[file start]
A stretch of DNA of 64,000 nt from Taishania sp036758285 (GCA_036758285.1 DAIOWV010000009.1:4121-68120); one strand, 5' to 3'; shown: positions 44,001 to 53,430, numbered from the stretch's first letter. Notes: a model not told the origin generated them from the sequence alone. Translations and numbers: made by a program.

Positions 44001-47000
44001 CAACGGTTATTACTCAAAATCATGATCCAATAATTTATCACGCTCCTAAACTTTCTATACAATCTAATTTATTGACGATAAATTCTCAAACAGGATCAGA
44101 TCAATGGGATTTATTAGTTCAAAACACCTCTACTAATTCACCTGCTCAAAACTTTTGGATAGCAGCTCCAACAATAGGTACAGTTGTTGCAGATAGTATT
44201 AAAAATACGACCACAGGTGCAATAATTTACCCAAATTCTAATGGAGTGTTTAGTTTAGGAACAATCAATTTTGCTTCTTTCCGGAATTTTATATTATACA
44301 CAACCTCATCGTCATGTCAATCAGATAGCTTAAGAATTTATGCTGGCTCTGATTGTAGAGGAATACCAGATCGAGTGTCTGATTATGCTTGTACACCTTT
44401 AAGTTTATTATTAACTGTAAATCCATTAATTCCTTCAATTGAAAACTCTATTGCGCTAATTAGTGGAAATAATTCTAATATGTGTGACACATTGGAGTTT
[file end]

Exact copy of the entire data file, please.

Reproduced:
A stretch of DNA of 64,000 nt from Taishania sp036758285 (GCA_036758285.1 DAIOWV010000009.1:4121-68120); one strand, 5' to 3'; shown: positions 44,001 to 53,430, numbered from the stretch's first letter. Notes: a model not told the origin generated them from the sequence alone. Translations and numbers: made by a program.

Positions 44001-47000
44001 CAACGGTTATTACTCAAAATCATGATCCAATAATTTATCACGCTCCTAAACTTTCTATACAATCTAATTTATTGACGATAAATTCTCAAACAGGATCAGA
44101 TCAATGGGATTTATTAGTTCAAAACACCTCTACTAATTCACCTGCTCAAAACTTTTGGATAGCAGCTCCAACAATAGGTACAGTTGTTGCAGATAGTATT
44201 AAAAATACGACCACAGGTGCAATAATTTACCCAAATTCTAATGGAGTGTTTAGTTTAGGAACAATCAATTTTGCTTCTTTCCGGAATTTTATATTATACA
44301 CAACCTCATCGTCATGTCAATCAGATAGCTTAAGAATTTATGCTGGCTCTGATTGTAGAGGAATACCAGATCGAGTGTCTGATTATGCTTGTACACCTTT
44401 AAGTTTATTATTAACTGTAAATCCATTAATTCCTTCAATTGAAAACTCTATTGCGCTAATTAGTGGAAATAATTCTAATATGTGTGACACATTGGAGTTT